My Career at U of T: An Interview with Dr. Morley Gunderson

April 14, 2015

Morley Gunderson is a professor in the Department of Economics and holds the CIBC Chair in Youth Employment. His research areas include: the labour market impacts of trade liberalization and globalization; gender discrimination, including pay equity; youth unemployment; retirement and pension issues; strikes; and workers' compensation.

Morley Gunderson has been a professor at U of T for over 40 years, mainly at the Centre for Industrial Relations and in the Department of Economics. Although Gunderson is somewhat in denial of his retirement, he took the time to share his U of T story.


Tell us about your career path (i.e., how did you go from your first position at U of T to your most recent position?)

I have been at U of T since 1971, but have had the opportunity to visit numerous places during my career. In 1977-1978 I was on sabbatical at the International Institute for Labour Studies in Geneva, Switzerland, and in various years I was at Stanford University and the University of Wisconsin.

What are some of your favorite U of T memories?

I cherish too many memories to single any out. Certainly, however, getting tenure, being promoted to full professor and getting the CIBC Chair in Youth Employment were all events that provided an excuse to open a great bottle of wine! I thought I received the Chair in Youth Employment because of my academic qualifications – but Rob Prichard (president at the time) told me it was because I was the only faculty member who had four youth at the time…and managed to survive! Designing both the Masters and the PhD programs at U of T and seeing their successful development has certainly been rewarding.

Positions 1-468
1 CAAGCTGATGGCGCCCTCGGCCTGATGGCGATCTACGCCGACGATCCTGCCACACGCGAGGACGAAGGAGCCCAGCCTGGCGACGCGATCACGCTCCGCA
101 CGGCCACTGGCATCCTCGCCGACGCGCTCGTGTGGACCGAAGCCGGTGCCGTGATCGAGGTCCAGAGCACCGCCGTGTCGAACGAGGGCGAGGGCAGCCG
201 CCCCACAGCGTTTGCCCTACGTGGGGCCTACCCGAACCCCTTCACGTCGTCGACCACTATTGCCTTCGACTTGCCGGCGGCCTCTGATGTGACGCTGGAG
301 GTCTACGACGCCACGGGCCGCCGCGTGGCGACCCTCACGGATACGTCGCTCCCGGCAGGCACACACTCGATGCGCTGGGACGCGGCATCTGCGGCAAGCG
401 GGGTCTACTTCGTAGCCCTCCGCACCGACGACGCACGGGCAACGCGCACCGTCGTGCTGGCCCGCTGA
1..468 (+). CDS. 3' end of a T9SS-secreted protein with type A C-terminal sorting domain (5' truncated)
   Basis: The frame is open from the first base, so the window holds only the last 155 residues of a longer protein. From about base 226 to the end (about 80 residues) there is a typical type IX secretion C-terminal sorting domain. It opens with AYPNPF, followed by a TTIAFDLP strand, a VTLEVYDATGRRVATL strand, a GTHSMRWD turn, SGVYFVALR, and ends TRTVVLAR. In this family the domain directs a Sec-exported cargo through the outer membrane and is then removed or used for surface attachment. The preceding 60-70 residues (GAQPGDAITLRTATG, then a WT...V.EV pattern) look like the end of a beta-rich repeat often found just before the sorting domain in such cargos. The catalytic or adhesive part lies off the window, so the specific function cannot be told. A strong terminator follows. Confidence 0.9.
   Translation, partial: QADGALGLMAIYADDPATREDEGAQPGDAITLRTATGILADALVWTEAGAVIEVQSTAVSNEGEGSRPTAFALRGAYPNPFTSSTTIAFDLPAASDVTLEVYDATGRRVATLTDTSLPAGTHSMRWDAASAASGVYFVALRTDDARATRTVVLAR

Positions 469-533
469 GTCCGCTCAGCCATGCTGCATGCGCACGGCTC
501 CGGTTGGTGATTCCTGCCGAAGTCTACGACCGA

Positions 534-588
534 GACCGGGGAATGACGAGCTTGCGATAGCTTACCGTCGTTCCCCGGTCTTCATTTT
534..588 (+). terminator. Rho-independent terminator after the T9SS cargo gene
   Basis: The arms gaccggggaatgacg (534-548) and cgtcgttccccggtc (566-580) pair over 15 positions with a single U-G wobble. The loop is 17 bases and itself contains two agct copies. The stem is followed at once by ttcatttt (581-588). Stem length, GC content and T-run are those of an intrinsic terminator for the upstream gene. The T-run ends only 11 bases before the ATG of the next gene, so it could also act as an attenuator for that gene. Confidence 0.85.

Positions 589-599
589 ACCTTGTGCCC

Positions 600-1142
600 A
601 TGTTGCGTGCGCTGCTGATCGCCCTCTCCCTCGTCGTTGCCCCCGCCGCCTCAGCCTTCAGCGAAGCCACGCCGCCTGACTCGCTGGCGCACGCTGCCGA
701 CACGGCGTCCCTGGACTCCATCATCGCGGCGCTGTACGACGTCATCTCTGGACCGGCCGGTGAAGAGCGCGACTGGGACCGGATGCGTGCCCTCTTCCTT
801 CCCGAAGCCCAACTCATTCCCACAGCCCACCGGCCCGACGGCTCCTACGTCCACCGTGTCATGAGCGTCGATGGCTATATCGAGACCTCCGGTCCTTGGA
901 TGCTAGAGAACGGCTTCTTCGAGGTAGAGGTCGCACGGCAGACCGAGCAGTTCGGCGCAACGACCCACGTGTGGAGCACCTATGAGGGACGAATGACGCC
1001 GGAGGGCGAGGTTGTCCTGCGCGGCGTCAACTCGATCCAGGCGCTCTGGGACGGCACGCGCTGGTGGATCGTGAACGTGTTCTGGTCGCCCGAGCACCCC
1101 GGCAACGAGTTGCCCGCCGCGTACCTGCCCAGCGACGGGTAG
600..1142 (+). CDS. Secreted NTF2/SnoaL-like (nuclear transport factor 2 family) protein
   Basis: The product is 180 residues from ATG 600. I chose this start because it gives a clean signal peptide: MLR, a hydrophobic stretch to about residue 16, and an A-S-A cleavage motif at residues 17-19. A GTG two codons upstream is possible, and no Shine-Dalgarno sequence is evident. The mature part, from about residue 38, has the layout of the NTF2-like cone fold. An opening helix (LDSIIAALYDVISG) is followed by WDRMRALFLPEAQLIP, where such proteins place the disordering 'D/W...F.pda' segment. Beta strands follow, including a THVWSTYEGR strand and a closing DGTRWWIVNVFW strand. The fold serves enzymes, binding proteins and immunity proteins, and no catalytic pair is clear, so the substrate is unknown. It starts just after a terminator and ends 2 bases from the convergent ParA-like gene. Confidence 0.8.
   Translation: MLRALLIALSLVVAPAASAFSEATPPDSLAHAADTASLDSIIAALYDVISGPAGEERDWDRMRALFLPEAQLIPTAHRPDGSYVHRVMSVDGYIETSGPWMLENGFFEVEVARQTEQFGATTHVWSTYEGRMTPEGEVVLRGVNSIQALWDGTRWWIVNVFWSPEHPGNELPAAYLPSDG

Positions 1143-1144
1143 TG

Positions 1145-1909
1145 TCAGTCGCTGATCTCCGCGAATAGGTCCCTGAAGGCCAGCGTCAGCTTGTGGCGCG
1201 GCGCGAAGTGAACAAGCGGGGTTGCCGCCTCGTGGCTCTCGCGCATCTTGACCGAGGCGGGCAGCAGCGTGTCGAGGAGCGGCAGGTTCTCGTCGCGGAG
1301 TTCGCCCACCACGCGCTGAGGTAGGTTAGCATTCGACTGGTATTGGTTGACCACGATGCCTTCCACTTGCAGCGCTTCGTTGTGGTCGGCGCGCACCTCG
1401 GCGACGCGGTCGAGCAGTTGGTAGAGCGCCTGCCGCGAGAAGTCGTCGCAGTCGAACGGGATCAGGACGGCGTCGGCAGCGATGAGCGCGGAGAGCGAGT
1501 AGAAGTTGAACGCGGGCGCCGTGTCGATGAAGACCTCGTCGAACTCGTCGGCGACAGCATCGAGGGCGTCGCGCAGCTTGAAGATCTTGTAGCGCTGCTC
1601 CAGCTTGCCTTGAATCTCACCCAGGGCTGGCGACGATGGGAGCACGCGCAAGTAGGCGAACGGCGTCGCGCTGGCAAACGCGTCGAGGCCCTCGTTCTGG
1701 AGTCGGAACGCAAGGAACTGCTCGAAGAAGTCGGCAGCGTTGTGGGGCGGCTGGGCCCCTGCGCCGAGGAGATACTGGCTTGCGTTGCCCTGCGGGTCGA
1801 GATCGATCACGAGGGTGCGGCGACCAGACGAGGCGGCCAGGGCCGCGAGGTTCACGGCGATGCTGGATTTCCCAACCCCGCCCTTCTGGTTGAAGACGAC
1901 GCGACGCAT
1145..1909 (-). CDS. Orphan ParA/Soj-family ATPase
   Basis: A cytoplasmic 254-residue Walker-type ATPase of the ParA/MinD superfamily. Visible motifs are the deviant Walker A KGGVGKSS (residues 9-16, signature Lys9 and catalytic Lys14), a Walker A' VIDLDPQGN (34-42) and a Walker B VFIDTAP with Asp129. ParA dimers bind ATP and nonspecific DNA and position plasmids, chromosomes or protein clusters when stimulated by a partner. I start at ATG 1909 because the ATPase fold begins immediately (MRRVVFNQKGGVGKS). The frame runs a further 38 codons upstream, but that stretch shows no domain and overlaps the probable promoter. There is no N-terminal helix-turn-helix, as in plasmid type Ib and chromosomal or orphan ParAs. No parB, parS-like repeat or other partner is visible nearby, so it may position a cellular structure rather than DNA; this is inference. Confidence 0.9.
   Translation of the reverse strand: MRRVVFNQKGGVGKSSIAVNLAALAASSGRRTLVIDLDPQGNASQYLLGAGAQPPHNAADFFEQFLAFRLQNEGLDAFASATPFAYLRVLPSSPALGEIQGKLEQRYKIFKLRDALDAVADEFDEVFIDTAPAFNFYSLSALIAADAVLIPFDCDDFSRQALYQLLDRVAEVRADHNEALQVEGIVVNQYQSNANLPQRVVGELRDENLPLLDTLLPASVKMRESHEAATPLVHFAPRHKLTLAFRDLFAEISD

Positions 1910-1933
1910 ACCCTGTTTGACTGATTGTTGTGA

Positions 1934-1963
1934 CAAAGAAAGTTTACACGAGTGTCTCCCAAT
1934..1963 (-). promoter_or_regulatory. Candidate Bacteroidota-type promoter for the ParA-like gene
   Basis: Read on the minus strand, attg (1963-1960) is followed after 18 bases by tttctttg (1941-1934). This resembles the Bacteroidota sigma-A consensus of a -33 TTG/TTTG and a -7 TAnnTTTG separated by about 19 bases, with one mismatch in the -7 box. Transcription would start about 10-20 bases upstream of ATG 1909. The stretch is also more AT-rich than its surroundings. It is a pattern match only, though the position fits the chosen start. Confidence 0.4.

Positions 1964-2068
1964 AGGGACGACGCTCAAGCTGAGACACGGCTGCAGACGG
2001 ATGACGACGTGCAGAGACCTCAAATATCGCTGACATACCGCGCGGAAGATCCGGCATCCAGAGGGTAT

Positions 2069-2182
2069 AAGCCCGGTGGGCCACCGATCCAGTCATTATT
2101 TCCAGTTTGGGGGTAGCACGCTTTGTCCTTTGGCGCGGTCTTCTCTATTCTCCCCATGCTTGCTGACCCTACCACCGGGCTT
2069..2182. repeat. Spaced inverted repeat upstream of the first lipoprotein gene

What will you miss the most about working at U of T?

I will certainly miss the interaction with other faculty and staff, as well as students and, particularly, PhD students. I have always had the good fortune of being in a collegial environment where the interactions have been enjoyable and intellectually stimulating. The PhD program at the Centre for Industrial Relations and Human Resources is small, so I get to know the students reasonably well which is a privilege (and a challenge)!

What are you looking forward to after retirement?

I don’t like to use the “R” word; I am definitely in denial about retirement and the aging process in general – as well as my weight!

In other words, I plan to continue doing research and writing, as well as some selected teaching and interaction within policy circles. I am fortunate that my vocation is my vacation, so why would I not continue as long as I can? I would rather work on solving an academic problem than sitting at home working on a cross-word puzzle, or cutting coupons for sales at the supermarket, or organizing the spice cabinets in alphabetical order.

We have four children who are beginning to start families of their own. We have always spent a lot of time with our kids, so I plan to spend even more now that they are having grandchildren. I am looking forward to teaching my grandchildren how to play poker, bet on horses, and watch horror shows on TV – all while their parents are not looking. I also look forward to reading them some of my more technical journal papers – they’ll fall asleep instantly, as did many of my students! Also, visiting my children and grandchildren offers me the opportunity to travel, as we strategically located them in places we want to visit: New York City, Boston, and Silicon Valley.